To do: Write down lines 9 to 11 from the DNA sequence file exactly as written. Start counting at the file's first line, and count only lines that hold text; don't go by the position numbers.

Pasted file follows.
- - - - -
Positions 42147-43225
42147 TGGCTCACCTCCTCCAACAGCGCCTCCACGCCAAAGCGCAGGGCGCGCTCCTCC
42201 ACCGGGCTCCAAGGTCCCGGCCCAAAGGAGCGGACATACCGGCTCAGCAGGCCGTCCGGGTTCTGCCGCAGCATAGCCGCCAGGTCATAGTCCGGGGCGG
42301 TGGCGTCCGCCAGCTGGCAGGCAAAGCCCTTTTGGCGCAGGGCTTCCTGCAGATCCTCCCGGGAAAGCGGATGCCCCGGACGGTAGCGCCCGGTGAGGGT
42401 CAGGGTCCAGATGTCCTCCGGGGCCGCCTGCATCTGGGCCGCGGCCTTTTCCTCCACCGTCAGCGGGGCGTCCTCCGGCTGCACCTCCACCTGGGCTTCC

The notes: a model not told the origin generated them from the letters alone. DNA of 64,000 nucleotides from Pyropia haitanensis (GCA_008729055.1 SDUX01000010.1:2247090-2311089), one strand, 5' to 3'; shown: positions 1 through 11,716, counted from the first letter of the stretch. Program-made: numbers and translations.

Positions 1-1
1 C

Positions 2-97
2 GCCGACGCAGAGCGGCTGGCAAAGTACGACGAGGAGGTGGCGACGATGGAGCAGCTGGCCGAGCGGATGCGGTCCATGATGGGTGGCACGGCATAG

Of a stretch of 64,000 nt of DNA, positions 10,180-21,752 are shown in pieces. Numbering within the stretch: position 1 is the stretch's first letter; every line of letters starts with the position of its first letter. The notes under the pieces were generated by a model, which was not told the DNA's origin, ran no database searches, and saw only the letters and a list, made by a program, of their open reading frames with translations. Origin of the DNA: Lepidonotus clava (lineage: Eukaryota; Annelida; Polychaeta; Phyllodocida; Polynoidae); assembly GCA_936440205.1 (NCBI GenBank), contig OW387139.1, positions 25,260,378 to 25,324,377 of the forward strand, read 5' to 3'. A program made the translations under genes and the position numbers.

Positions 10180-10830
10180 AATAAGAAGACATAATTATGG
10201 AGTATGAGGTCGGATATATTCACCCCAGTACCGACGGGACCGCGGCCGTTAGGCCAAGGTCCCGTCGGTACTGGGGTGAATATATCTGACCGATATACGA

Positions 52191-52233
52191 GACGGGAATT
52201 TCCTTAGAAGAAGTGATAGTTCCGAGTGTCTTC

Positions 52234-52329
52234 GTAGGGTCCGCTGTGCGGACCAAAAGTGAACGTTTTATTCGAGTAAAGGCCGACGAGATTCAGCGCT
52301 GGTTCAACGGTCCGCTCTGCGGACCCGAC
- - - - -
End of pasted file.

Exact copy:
Positions 2-97
2 GCCGACGCAGAGCGGCTGGCAAAGTACGACGAGGAGGTGGCGACGATGGAGCAGCTGGCCGAGCGGATGCGGTCCATGATGGGTGGCACGGCATAG

Of a stretch of 64,000 nt of DNA, positions 10,180-21,752 are shown in pieces. Numbering within the stretch: position 1 is the stretch's first letter; every line of letters starts with the position of its first letter. The notes under the pieces were generated by a model, which was not told the DNA's origin, ran no database searches, and saw only the letters and a list, made by a program, of their open reading frames with translations. Origin of the DNA: Lepidonotus clava (lineage: Eukaryota; Annelida; Polychaeta; Phyllodocida; Polynoidae); assembly GCA_936440205.1 (NCBI GenBank), contig OW387139.1, positions 25,260,378 to 25,324,377 of the forward strand, read 5' to 3'. A program made the translations under genes and the position numbers.